The walk starts from the square in Poris de Abona, which is just above the beach.  In the square there is a signboard with a map of the signposted path, and some information about it in English, although you might not know what ‘placers’ are!  From the spanish version I gathered that they were the old washing places which you can see at Fuente de Tajo, a small diversion from the main path which is well worth doing.  From the square walk up the road running up the western side of the square which is signposted ‘Villa de Arico’.  You will walk up this minor country road for a kilometre, but it is not busy, so it is quite pleasant to walk.  At the end of the houses, the road passes under the motorway and continues up.

Aulaga (Launaea arborescens) amazingly is a plant of the lettuce family, giving it an English name of ‘spiny lettuce’, or sometimes ‘barbed-wire bush’, which is possibly a better description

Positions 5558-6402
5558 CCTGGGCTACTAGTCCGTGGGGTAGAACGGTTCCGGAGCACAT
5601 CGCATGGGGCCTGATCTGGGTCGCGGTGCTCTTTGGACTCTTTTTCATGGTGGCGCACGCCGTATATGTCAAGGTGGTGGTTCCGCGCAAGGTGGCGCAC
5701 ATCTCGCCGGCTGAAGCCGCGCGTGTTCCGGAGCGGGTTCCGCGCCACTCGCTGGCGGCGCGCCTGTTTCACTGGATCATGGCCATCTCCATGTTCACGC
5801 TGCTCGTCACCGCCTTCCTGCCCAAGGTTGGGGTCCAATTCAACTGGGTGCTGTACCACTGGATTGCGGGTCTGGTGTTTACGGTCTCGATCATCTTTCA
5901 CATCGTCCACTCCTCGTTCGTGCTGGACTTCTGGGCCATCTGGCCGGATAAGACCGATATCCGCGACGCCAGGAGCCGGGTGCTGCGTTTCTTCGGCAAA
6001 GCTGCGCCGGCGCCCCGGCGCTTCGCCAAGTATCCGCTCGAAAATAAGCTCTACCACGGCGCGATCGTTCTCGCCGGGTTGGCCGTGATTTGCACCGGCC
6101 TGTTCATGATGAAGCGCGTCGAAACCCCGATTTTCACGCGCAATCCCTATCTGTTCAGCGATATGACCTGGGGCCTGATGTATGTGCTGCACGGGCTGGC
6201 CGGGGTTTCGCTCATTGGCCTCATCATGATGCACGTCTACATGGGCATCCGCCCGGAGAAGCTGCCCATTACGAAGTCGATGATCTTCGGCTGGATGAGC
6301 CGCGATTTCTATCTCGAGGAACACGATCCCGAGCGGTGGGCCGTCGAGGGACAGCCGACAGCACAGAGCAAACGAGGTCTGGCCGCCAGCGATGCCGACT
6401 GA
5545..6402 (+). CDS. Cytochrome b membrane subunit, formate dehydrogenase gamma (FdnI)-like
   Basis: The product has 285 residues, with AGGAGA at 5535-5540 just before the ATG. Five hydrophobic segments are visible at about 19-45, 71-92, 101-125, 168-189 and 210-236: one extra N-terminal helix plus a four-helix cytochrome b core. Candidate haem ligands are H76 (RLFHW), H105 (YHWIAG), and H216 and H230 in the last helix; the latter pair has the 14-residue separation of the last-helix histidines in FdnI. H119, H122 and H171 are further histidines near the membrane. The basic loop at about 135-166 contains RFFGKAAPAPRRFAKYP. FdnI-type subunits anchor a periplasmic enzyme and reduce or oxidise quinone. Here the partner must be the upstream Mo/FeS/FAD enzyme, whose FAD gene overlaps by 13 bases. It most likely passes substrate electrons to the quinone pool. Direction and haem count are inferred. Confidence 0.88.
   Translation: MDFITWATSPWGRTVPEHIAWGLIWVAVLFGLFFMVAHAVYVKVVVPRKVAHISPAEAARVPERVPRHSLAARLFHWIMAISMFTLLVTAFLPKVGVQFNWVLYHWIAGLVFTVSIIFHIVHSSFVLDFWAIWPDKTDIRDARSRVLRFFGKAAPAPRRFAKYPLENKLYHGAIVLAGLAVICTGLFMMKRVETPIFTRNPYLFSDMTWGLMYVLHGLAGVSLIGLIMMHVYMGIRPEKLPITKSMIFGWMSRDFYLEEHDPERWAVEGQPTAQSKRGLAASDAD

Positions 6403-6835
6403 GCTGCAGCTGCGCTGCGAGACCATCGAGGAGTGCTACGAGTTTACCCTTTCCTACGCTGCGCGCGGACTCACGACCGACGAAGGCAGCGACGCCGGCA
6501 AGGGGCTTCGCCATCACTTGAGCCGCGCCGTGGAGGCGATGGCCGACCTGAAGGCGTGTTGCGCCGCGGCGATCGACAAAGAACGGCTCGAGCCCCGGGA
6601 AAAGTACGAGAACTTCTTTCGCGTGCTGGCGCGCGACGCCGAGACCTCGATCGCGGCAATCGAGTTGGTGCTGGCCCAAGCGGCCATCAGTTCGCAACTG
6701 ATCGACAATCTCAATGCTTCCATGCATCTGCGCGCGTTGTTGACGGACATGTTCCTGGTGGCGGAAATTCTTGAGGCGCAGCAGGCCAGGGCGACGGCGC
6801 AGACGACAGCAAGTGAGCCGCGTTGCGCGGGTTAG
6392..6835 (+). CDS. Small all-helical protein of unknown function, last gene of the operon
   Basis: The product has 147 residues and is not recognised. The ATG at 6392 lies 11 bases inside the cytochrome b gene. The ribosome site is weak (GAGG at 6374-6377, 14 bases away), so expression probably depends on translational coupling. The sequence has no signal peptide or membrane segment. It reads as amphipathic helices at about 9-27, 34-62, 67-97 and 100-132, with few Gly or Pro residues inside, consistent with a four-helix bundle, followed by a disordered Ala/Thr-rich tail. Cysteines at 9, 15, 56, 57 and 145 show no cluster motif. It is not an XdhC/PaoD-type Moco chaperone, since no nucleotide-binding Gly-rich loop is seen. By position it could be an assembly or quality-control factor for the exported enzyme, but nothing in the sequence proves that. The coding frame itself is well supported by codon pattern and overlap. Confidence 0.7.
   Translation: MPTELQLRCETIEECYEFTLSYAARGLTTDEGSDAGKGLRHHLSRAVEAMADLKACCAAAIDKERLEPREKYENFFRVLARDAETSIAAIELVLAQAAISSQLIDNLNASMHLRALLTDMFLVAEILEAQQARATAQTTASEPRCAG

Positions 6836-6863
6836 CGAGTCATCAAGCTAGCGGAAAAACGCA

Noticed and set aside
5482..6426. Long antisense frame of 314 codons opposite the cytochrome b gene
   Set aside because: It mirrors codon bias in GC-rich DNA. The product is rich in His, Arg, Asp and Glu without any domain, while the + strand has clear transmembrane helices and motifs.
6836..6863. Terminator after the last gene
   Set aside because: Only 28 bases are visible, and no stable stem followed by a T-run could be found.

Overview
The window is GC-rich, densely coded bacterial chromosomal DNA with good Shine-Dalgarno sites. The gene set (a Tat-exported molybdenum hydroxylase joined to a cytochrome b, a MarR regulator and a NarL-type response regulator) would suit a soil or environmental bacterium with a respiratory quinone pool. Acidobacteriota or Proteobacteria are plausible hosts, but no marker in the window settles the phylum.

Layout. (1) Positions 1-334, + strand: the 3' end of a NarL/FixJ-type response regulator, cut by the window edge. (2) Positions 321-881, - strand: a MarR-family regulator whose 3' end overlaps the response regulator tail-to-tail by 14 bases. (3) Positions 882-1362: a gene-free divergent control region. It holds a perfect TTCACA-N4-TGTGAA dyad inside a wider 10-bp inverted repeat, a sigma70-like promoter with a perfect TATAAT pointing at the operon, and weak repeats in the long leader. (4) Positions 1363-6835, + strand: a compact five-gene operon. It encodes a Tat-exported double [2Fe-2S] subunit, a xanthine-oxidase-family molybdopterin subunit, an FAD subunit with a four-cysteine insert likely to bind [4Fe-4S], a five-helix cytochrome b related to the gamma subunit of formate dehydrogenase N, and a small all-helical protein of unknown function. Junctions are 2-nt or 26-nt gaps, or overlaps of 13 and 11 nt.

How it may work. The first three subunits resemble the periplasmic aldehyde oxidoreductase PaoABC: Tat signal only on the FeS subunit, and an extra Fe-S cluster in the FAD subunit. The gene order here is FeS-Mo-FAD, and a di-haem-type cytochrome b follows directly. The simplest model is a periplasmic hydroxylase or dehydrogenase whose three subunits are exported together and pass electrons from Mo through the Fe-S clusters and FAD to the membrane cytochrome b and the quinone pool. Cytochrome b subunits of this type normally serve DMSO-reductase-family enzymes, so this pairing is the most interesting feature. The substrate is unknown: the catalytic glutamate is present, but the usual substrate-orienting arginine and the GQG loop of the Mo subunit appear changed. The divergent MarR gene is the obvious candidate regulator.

The road crosses the streambed of the barranco de los Caballos on a bridge and immediately on the other side of the bridge are two 1 kilometer signs.  The path starts up the rocky slope from there, and a few yards up there is a signpost to let you know you are in the right place.  In case you get alarmed about the initial steep climb, this is the steepest part of the whole path.  And even though it is steep, the rock surface is punctuated by embedded rocks which make climbing easier (and descending safer – if you return this way).  After the first section the path levels off and you can start to look around at the vegetation.  The plants here survive some very adverse conditions of wind, dryness, and great heat in the summer, and are well-suited to these difficult conditions.  The most common plants, the sweet spurge (Euphorbia balsamifera) and the verode (Kleinia nerifolia) both lose their leaves under water stress, and just have some photosynthetic tissue on their stems in the summer.